'Ignore the muley, pukey economists'
Published 24/10/2010 | 05:00
THE dramatic decision to slash €15bn off government spending to get the deficit under control by 2014 may save the country or it may ram a stake through its heart.
We asked some of the country's shrewdest business and economics minds whether we're right to stick to the 2014 target and how the country can be turned around.
'IGNORE the muley, pukey economists like Ictu chief David Begg and others of his ilk. We should aim to close the deficit in three years, not five, six or seven. That means targeting a €10bn adjustment figure. This could be done by an immediate bonfire of the quangos. Close them all. Impose 20 per cent compulsory redundancies in the Civil Service and a 10 per cent across-the-board reduction in social welfare.
"On the tax side, increase all taxes by 10 per cent. Leadership needs to come from the front, so abolish the Seanad and reduce the number of TDs to 80. Ministers and state agencies should be banned from taking consultants or advisers on to state books.
"The Government should give an immediate injection to the flagging tourism industry by adopting Ryanair's tourist policy, including abolition of the €10 tourist tax.
"After it sells the semi-states -- including Dublin Airport Authority -- to the highest bidder, it should use the money to pay down the national debt."
'WE should not string out the process to 2016 or later. It is important that we get society and the finances into balance more quickly. It is not just a matter of arithmetic. It is political economy.
"Today people are ready for measures that they would not accept in other circumstances. This political consensus of support will have a limited life. It will not last seven years.
"Remember, global financial markets will lend to other nations. They can lend to the US, which will be borrowing heavily in the coming years, to EU or African countries paying back their debts. As the recession ends, more countries will compete for borrowings. We should act decisively before that happens.
"On the Croke Park deal, the unions' savings and modernisation exercise seems to be taking far too long. There is no sign of delivery.
"Public sector reform must be the centre of our recovery. When I was in office, the departments did not co-operate with the White Paper on reform."
'TO be honest, I don't think we've much choice. It's all been run out of Europe. The Government is just doing what it's been told," according to Barry Maloney, who spoke from New York after the €1.6bn flotation of Betfair, in which his venture firm Benchmark is a major investor.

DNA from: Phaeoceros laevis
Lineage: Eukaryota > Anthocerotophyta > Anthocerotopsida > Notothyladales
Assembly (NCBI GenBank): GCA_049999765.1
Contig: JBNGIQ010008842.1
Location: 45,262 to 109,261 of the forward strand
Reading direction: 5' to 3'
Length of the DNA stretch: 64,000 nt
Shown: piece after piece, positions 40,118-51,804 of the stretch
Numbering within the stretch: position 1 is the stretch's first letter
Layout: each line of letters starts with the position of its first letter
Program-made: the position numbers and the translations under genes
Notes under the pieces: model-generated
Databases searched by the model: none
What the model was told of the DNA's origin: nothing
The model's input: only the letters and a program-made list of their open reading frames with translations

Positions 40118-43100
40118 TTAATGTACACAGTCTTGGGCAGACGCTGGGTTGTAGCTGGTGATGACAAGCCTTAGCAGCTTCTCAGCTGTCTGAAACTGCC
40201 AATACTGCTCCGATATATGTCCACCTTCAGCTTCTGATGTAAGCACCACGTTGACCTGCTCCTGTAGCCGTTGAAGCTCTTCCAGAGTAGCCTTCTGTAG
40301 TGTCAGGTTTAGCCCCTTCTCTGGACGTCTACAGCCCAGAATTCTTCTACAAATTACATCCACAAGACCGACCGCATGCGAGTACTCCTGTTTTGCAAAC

"The bigger issue is what are we doing about stimulating the economy? What are we doing about getting a recovery under way? Where are the jobs initiatives? The thing that drives me nuts is that we just seem to be sitting there doing nothing.
"You'd need people with broad restructuring capabilities, people who have managed national crises before. You'd need an international efficiency and cost-cutting expert who'd cut through all the bureaucracy we've built up, and a jobs czar, someone who would encourage growth and development, and then just get the hell out of their way."
'MY view is that we have to be fiscally conservative," says Stan McCarthy, CEO of Ireland's biggest food company, the €4.6bn Kerry Group.
"There are structural problems in many of our social systems, in terms of a lot of waste, a lot of entitlement. This is an opportunity to address all of that. There's a vibrant economy to be got at."
Getting our national finances under control should be done "sooner rather than later" so the 2014 target should be met. "I think a clear message needs to be given to the population about the consequences if we don't do it.
"We're getting there too slowly in terms of trying to become competitive from a labour perspective. I can only benchmark it against the other countries that Kerry operates in -- and we have some major challenges ahead of us."
'WE must keep to the 2014 date for closing the deficit. We were lucky that Europe even allowed us that latitude. The economy was worse when I took over at Finance in the Eighties. We had 17 per cent unemployment. Today it is 13 per cent. We had a debt-to-GDP ratio of 120 per cent. Today it is 80 per cent.
"Just across the border from Sligo in Enniskillen, the dole is 30 per cent to 40 per cent lower. The dole should be cut, but children and pensioners should be left alone.
"The vulnerable in the health service should be untouched but administrators and consultants (some on €300,000 plus a year) should take the pain. We should bring the unions together in the health area where 70 per cent of spending goes on pay. If no agreement can be reached on pay, numbers must be cut.
"There is still 5 per cent fat lurking, ready for cutting,in every single department. Protect education because it is the key to our future.
"We should boost the tourist industry by abolishing landing charges at all our airports for three years."